Family owned and managed, Muc-Off is another UK retailer that’s going from strength to strength with its online business. Famous for their pink liquid bike cleaner, Muc-Off now offers a huge range or products linked to outdoor adventure.
Muc-Off, web design is fantastic. The brand’s strong colours and amazing photography combined with custom graphics make the site really stand out. I’ve included a small Gif below just to give you a sense of the overall homepage design. It’s stunning!
I’ve broken this email marketing review into 4 core elements
- Lead magnet – (the method used to encourage a new subscriber to provide an email address.
- Opt-in – The method used to capture the subscribers information.
- Welcome email – the first email the new subscriber receives
- Landing page – the main webpage the new subscriber is encouraged to visit from the welcome email
Right, let’s jump right it!
After a few visits to the website, I did eventually see a few popups and slide-in boxes that offered me the same incentive, but on the first visit, the only obvious place I could find to subscribe was right down the bottom of a very long webpage. As I’ve already said, the website is beautifully designed and as a result, does effectively encourage browsing. There’s a good chance that some visitors make it this far down the page, but nevertheless, the majority won’t. Using a sticky bar in either the header of the footer of the page would allow the subscribe box to remain in the user’s eye line for the entire visit.
Using a 15% discount code as a lead magnet incentive for subscribers. Only taking email addresses and not taking the first name. The smart way of reducing friction on registration.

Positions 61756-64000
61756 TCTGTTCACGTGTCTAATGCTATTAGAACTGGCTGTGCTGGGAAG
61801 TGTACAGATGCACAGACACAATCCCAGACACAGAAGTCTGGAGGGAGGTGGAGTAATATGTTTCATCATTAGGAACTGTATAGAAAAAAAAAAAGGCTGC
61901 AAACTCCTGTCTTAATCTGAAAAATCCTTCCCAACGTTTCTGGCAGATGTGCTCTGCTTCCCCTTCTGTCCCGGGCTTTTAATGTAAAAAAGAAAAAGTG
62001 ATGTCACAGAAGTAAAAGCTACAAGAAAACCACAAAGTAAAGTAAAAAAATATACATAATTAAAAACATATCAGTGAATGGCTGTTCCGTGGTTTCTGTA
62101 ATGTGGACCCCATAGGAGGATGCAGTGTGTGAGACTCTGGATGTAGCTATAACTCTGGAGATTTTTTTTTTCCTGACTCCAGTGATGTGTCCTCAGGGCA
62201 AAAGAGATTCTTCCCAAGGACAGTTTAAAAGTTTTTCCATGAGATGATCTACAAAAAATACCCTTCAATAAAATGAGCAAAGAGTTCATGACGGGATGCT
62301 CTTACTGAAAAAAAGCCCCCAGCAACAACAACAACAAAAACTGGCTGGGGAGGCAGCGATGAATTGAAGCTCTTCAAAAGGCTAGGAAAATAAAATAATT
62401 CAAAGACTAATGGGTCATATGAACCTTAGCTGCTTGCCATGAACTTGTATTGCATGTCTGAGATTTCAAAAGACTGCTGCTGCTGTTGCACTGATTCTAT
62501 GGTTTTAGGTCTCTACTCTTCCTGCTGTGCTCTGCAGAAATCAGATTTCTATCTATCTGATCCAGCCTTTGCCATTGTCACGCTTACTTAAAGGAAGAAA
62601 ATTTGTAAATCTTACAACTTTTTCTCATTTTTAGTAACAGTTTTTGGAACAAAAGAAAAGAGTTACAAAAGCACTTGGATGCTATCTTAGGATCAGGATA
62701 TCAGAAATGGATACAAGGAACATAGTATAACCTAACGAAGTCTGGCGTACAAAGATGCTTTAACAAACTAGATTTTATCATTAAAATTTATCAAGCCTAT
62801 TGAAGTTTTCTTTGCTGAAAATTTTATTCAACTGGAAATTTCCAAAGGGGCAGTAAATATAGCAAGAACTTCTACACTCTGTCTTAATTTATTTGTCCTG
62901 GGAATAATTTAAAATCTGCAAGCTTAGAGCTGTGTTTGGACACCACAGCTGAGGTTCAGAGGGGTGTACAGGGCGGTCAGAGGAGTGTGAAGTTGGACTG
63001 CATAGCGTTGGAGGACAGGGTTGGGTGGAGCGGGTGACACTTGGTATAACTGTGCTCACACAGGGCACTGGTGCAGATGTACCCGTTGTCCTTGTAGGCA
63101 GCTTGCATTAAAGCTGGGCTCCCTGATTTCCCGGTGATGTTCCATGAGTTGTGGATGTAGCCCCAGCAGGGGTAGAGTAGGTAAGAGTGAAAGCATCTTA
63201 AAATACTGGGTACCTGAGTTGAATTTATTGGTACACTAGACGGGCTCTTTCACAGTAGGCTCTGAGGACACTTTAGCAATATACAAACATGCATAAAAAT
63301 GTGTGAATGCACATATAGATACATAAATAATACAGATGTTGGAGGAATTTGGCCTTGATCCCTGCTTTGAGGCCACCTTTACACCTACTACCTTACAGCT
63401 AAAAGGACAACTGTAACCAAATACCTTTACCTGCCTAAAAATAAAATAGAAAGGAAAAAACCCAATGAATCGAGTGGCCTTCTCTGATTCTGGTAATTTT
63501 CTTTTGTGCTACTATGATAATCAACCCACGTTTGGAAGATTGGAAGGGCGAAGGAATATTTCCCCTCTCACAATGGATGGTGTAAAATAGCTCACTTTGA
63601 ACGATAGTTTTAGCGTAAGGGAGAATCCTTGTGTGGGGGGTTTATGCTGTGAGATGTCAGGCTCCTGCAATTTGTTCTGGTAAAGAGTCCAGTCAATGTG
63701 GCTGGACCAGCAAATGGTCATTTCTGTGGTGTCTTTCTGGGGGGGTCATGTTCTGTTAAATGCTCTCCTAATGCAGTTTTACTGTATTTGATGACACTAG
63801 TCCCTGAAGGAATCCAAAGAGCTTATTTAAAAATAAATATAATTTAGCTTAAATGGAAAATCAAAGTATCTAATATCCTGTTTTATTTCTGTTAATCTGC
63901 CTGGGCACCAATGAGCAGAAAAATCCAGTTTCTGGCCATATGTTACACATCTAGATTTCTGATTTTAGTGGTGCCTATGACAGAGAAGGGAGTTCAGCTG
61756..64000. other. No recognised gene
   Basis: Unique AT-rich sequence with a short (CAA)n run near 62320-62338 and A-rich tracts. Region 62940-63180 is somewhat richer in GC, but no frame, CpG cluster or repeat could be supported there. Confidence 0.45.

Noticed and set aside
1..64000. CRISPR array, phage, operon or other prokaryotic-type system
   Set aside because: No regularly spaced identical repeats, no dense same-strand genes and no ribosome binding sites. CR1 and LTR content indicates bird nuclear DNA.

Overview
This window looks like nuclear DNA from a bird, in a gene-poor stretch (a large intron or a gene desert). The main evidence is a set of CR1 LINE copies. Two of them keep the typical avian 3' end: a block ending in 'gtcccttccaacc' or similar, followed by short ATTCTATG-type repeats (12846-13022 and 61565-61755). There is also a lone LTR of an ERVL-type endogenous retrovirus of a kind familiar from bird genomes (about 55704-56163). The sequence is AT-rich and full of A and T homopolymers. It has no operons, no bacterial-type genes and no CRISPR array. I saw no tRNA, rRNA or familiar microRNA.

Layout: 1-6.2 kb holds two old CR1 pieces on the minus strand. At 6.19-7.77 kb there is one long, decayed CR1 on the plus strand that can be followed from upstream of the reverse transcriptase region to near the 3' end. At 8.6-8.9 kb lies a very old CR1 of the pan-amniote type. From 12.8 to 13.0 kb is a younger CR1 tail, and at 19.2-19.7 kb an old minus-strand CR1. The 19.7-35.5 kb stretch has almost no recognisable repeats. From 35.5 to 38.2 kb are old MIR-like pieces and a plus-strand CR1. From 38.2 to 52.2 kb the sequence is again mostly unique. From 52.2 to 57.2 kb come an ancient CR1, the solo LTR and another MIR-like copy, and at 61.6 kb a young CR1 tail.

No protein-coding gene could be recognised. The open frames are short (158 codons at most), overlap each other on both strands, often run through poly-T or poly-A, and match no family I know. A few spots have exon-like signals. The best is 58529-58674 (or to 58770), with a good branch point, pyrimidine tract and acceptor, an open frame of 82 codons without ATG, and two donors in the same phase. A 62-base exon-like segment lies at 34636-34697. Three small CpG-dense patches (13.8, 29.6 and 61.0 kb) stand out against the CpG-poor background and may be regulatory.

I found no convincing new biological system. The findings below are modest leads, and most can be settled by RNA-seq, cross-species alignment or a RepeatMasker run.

After pressing sign up the new subscriber is faced with a longer opt-in form which lets them choose from 9 different interests. These interests can then be passed as tags into their email software to allow for greater personalisation. Muc-Off has chosen a hybrid approach on its opt-in process. They minimised friction on the first step and then reintroduced some again in the way of the interest selection form.
The new subscriber has already given a micro commitment on the first screen and is now much less likely to abandon the form for the sake of ticking another box. Had they been presented with this form at step one, there’s a chance they would have felt overwhelmed (this is often described as “friction”)
The form itself is dominated by the standard Mailchimp privacy disclaimer. The form is longer than a desktop screen scroll, so the mobile experience is very poor. The drop off on sign up could be significant due to this part of the process.
This isn’t the fault of the clearly talented design team, it’s a restriction within their marketing software. This could be overcome by using standalone opt-in software that passes new sign-ups into Mailchimp. A tool like OptinMonster is a good option for those looking to improve this part of their email marketing.
One other issue I picked up at this stage is the decision to provide the coupon code within the form as soon as the subscribe button is pressed. I suspect the logic is that they provide the code to the visitor whilst they’re on the website and can use it right away rather than waiting for an email. (interestingly the code shown on the website didn’t match the one sent in my welcome email, so there’s potentially a technical issue as well)
Again this could be another Mailchimp related problem. Mailchimp software doesn’t send welcome emails instantly. They run on 15 min cycles. This means anyone signing up at the start of the cycle won’t receive their coupon for several minutes. (another issue that can be solved by alternative opt-in software)